Students and teachers rolling up their arms for booster shots

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Courtesy Anthony Quintano

The Moderna booster shot is part of the nationwide rollout of additional vaccinations to help people against COVID-19.

Trisha Sarkar, Staff Writer

Booster shots became available to people ages 16 and up in Contra Costa County earlier this month.

As a result, Cal High teachers and eligible students have started to receive their booster shots, which are available six months after an individual has received their Pfizer or Moderna vaccine, or two months after an individual has received their Johnson & Johnson vaccine, according to the Contra Costa Health Services website.

The Food and Drug Administration (FDA) approved the booster on Nov. 19 for all individuals 18 years old and up and on Dec. 9 it approved the Pfizer booster for 16 and 17 year olds as well.

Chemistry teacher Debbie Smith said that she signed up for the shot through Kaiser, and it was a relatively easy process. 

“It was pretty much identical to me getting my first two shots,” Smith said.

Like Smith, senior Noelle Yamamoto describes the process to get the booster as the same as the first and second vaccination processes.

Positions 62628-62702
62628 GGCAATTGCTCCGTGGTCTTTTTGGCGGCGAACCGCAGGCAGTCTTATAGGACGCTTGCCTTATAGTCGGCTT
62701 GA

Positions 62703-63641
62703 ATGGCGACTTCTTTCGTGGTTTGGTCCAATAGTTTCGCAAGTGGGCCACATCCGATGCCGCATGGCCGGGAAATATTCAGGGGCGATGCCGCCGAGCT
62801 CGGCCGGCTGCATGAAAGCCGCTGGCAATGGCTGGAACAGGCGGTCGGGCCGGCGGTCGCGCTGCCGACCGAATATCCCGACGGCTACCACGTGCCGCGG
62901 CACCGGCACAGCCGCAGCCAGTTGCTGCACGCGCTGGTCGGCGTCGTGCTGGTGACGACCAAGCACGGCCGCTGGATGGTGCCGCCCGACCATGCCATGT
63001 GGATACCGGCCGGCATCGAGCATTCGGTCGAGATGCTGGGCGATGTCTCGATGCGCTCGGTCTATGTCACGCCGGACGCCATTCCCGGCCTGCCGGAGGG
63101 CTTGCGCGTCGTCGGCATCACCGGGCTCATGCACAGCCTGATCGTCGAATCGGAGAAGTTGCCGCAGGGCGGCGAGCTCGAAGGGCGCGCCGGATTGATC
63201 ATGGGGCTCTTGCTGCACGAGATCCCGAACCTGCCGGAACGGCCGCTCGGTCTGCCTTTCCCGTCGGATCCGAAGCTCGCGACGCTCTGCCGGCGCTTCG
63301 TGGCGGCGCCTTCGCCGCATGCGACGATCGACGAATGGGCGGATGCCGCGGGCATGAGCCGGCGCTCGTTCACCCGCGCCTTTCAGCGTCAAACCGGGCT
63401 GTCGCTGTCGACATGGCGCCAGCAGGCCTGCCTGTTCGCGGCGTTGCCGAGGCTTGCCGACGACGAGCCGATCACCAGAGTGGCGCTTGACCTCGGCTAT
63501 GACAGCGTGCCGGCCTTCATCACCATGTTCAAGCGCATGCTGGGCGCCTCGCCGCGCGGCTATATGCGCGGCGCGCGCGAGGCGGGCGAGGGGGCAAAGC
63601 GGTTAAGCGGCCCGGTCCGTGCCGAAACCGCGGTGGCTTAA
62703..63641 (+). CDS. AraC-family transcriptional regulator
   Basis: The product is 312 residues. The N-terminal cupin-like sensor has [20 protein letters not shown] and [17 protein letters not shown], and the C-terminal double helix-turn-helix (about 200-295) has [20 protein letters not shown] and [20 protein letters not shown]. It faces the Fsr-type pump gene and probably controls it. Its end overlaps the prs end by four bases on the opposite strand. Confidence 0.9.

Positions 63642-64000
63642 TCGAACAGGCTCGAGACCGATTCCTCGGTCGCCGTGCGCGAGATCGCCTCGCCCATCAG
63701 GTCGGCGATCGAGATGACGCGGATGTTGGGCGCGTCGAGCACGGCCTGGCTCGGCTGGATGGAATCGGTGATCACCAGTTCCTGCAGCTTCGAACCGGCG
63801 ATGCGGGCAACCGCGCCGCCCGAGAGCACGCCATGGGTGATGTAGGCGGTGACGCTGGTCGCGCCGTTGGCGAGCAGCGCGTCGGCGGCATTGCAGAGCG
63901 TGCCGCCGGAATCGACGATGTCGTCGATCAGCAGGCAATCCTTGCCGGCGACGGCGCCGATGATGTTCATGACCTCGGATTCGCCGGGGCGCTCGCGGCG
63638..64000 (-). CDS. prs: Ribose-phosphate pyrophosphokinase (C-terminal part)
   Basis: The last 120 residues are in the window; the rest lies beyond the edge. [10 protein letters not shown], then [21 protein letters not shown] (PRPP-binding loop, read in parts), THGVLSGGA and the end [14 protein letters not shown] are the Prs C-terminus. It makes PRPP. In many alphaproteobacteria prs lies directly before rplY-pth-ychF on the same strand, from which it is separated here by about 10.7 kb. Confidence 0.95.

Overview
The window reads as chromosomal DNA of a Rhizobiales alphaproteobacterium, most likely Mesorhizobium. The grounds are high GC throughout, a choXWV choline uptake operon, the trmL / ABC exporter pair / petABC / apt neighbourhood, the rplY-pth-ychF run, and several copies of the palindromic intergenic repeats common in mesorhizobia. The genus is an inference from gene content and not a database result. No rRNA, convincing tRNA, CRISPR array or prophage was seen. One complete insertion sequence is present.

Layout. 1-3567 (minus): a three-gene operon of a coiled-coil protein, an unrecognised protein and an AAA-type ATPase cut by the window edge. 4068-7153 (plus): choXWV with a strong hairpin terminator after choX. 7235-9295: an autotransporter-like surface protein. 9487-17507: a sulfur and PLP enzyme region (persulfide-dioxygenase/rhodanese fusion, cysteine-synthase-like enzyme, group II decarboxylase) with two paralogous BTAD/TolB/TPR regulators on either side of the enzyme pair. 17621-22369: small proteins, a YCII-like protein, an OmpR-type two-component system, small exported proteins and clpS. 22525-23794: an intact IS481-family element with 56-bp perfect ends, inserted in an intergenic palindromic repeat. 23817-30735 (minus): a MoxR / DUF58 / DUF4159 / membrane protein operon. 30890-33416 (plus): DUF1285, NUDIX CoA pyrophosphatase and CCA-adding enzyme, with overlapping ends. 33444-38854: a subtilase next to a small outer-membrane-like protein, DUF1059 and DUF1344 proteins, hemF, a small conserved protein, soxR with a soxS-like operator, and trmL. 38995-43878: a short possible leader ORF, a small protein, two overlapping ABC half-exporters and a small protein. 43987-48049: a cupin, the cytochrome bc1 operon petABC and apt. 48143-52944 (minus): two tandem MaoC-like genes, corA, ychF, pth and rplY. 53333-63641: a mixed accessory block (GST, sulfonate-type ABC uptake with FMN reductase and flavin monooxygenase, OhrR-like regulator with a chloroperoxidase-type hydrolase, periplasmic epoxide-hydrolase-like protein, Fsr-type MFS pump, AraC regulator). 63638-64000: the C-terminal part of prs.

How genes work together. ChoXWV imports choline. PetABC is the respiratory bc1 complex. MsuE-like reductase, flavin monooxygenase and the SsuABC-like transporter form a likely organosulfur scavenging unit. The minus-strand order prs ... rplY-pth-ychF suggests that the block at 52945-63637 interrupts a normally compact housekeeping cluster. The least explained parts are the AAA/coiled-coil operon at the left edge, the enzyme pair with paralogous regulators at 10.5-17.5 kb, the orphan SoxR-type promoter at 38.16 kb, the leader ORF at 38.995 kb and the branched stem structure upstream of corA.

“It was just at a local CVS,” Yamamoto said. “We went there for a scheduled appointment that my dad booked, and I just had to go in and fill out a form.”

Senior Carter Soe said after he got his booster shot, he had to wait for 10 minutes in a room. He said this was to make sure there were no immediate reactions to the vaccine, and then he was good to go.

The Centers for Disease Control and Protection (CDC) website states that side effects of the vaccine and booster can include pain, swelling, and redness on the arm where an individual gets their shot. Other effects can include tiredness, muscle pain, headaches, chills, fever, and nausea. 

The CDC also explained how these side effects are normal, and are signs that an individual’s body is building protection against COVID-19.

Algebra 2 teacher Anthony Khoo also received the booster shot. 

“All day Friday, I was laid up, so I couldn’t go to work,” Khoo said. “I had fever, chills, body aches, just a really bad flu, but it was fast.” 

Smith said she felt soreness in her arm after the booster shot, similar to her previous COVID vaccinations.  Soe also had some side effects.

“Not only was my arm sore, but I got a runny nose and a bad headache,” Soe said.

Freshman Julia Honsinger said that her mom received the booster shot. 

“Overall [my mom’s experience getting the shot] was pretty good,” Honsigner said. ‘She did have some symptoms after, like coughing, but it didn’t last long, maybe a day.” 

Khoo said getting his booster provides an extra level of security for him, as he coaches youth basketball and doesn’t want to put anyone at risk.

“The doctors know what they are talking about […] which is why we rely on people who study immunology to tell us what we should do when we get an immunization,” Smith said.